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Jan
27th
2013

Just For Sidekicks, Keep Calm and Flutter On, Spike At Your Service and Discontinuity · 9:00pm Jan 27th, 2013

Greetings, everypony. This blogpost is a large four-part venture. I'm going to give my thoughts on the three most recent episodes and end with a small update.

---Part 1: Just For Sidekicks

This episode all but confirms for me that the writers simply don’t know what to do with Spike. Secret of My Excess was a wonderful fluke. Just For Sidekicks may not be as bad as Spike At Your Service but that’s not saying much and the worst aspects of the former are on par with the latter. Some rambling thoughts of mine:

[The Bad]

-Spike. An extorting, outsourcing, morally corrupt monster. He has the attention span of a goldfish, he’s malicious enough to tie all the pets into a ball and he’s heartless enough to keep Angel from Fluttershy even though he (Angel) was crying. Does that sound in-character to you?

-Why do all the ponies have gems on them when they aren’t currency and only Rarity makes any use of them? Except that gems are currency alongside bits in Equestria. So why does Rarity put what is apparently currency in her dresses? Is Rarity filthy rich due to all the gems she keeps? Yes, I know gems can be sold for money in the real world but that’s the key thing: sold for money. Next time you go to a train station, try buying a ticket with a diamond. Also, some of those gems were just incomplete shards; how could the ponies possibly know their worth or if they’re even real?

-Rarity is, I would say, uncharacteristically stingy. I know it was from a dress but we've seen her with chests of gems. Element of Generosity, huh?

-Rarity was rather impersonal with Spike in this episode, yes? I found it strange.

-Why did Granny Smith take Spike's bribe?

-Why does Zecora know about the power of greed on dragons' minds, but doesn't know that they eat gems?

-They just shoved every secondary character they could in there. This was pretty much the ultimate filler episode.

-Why did Applejack hear Spike's stomach (which has the voice of a tiger, I guess O_o) but not his voice?

-The "moral" amounted to nothing and Spike acted the same way at the end. Thanks for wasting our time, writers.

[The Good]

1. Fluttershy using her sweet nature to be manipulative. THAT. WAS. AWESOME. MORE OF THAT, PLEASE!

2. Sweetie Belle's multi-squeak.

3. A little characterization for Angel. He may treat Fluttershy horribly but he also wants to be with her, to the point of crying if denied that. It's a great contrast to his usual don't-give-a-damn spoiled brat personality. This and #1 were my favourite parts of this episode.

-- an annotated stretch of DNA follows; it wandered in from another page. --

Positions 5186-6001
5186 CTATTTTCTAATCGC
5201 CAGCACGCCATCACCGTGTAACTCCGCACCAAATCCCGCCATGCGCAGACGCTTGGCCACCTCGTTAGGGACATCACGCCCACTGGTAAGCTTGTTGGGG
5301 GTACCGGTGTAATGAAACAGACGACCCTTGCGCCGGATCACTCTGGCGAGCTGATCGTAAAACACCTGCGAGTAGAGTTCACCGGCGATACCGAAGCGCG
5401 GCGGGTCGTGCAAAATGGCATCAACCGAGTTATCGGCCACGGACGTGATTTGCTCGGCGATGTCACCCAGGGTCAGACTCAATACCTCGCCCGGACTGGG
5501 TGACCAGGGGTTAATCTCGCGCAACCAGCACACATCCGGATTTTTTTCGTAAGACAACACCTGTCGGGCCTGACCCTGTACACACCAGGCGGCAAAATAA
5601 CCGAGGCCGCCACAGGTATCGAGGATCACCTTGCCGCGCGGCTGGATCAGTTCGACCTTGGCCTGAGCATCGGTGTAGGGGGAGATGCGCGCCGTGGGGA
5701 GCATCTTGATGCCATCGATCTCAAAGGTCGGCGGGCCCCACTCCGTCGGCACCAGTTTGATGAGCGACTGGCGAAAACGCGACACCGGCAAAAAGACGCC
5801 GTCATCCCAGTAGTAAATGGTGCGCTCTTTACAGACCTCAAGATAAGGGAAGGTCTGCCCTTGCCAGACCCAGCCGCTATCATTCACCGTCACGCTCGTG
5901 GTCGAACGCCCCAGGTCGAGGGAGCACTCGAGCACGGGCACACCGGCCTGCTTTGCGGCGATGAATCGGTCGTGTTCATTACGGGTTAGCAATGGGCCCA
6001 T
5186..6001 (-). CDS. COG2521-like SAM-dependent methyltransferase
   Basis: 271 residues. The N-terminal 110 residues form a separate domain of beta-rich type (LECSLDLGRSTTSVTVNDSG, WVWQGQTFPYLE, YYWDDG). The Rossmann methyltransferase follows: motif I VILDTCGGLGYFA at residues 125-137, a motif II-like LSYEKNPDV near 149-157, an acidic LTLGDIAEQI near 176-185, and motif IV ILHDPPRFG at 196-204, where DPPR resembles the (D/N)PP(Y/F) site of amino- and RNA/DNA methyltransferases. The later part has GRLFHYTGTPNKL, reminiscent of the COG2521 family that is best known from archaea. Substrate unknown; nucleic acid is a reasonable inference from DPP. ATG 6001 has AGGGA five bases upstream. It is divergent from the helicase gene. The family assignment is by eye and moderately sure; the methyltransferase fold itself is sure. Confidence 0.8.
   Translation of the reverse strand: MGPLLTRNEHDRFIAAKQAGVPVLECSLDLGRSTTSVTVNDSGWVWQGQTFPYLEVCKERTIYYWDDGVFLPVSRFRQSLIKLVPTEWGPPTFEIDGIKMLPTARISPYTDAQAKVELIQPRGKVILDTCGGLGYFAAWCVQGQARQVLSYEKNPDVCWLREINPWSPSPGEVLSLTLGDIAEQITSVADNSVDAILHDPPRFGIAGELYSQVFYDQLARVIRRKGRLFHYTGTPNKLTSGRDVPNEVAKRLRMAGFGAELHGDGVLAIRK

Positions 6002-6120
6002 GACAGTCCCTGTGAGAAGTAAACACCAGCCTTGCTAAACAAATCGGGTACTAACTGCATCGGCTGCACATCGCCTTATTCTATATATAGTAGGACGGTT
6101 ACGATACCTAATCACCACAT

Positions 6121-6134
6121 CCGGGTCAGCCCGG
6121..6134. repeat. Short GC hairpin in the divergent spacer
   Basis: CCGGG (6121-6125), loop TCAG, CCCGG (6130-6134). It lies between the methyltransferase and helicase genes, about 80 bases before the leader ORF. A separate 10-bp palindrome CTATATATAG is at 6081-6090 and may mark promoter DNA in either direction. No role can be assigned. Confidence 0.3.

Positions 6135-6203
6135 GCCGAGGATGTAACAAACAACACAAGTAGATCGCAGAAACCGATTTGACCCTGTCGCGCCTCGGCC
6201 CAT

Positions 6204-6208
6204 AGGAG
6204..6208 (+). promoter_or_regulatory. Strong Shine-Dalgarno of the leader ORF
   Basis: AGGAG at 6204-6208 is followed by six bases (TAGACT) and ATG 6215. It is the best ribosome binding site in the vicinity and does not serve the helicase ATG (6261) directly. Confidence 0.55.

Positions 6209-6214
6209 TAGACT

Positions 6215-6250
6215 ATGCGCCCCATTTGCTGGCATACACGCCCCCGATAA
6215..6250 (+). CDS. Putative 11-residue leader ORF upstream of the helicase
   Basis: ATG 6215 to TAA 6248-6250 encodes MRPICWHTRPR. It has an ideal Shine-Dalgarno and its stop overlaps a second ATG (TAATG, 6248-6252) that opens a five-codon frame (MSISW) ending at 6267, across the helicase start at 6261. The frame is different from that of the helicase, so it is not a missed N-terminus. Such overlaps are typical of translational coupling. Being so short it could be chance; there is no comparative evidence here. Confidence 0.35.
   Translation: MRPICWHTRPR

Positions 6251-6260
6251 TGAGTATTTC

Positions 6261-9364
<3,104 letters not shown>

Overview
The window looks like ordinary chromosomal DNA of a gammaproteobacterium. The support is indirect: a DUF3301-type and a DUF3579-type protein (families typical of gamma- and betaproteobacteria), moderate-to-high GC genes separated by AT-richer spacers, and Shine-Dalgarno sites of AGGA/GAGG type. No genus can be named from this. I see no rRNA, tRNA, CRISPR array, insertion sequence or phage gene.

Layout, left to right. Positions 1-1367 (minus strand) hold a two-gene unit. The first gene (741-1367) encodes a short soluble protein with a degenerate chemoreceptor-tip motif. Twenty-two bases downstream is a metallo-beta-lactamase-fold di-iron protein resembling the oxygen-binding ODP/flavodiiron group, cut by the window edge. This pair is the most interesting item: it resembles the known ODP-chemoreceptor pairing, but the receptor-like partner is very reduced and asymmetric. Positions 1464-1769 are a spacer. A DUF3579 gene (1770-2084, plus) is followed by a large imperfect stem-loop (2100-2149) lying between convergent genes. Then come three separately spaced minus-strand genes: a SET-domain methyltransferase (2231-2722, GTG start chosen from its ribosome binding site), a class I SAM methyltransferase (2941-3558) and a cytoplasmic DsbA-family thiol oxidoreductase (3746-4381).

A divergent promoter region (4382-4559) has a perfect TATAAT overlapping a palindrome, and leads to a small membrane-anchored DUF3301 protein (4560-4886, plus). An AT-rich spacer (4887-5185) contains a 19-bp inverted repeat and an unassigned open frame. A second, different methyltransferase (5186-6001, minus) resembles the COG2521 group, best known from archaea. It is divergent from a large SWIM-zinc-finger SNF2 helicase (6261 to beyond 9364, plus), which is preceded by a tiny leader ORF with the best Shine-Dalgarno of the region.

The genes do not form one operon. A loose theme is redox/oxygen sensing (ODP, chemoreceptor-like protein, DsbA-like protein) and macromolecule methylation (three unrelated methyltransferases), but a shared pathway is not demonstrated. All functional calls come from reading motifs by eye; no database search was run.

4. Pinkie having a bipolar moment. Not a positive event, but a nice little expansion to what we saw in Party of One.

5. RD and Tank being cute. Pure win.


---Part 2: Keep Calm and Flutter On

The best part of this episode for me, besides the entire thing, was the constant mistrust and apprehension everypony displayed towards Discord contrasted with his seemingly genuine desire for friendship. Nopony had any genuine faith in Discord’s capacity for empathy; even Fluttershy only approached the task because Celestia (who remained skeptical post-reformation) asked her to and encouraged her--and can you blame them all for treating him that way? Absolutely not. You wouldn’t want to befriend Discord any more than they would. Why would anyone want to be friends with him?

When you consider that not only was Fluttershy the first friend he ever had but he actually found the idea of friendship appealing, his treatment suggests a rather depressing chicken-and-egg scenario for his backstory. Is/Was Discord an uncaring destructive monster because nopony was willing to give him a chance, or was nopony willing to give him a chance because he is/was an uncaring destructive monster?

Here’s another possibility: what if he had friends before but can’t remember them? I’m reminded of some of Gollum’s lines from the Return of the King movie:

“They cursed us, and drove us away. And we wept, Precious, we wept to be so alone...And we forgot the taste of bread... the sound of trees... the softness of the wind. We even forgot our own name.”

Continuing from that, you know what I’d love to see? A scene where Celestia coldly rejects Discord’s reformation, emphasizing that she only had him reformed because she has a use for him, not because she cared about him. The genuinely reformed Discord would protest but his words would fall on deaf ears, as he’s already caused too much pain to Celestia and all of Equestria for her to even think of believing or trusting him. That’s the horrific beauty of this trope, in literature and in real life: you could become a saint beloved by all and it still might not be enough for someone to forgive you. And what could you do? Demand their forgiveness? That would render it meaningless.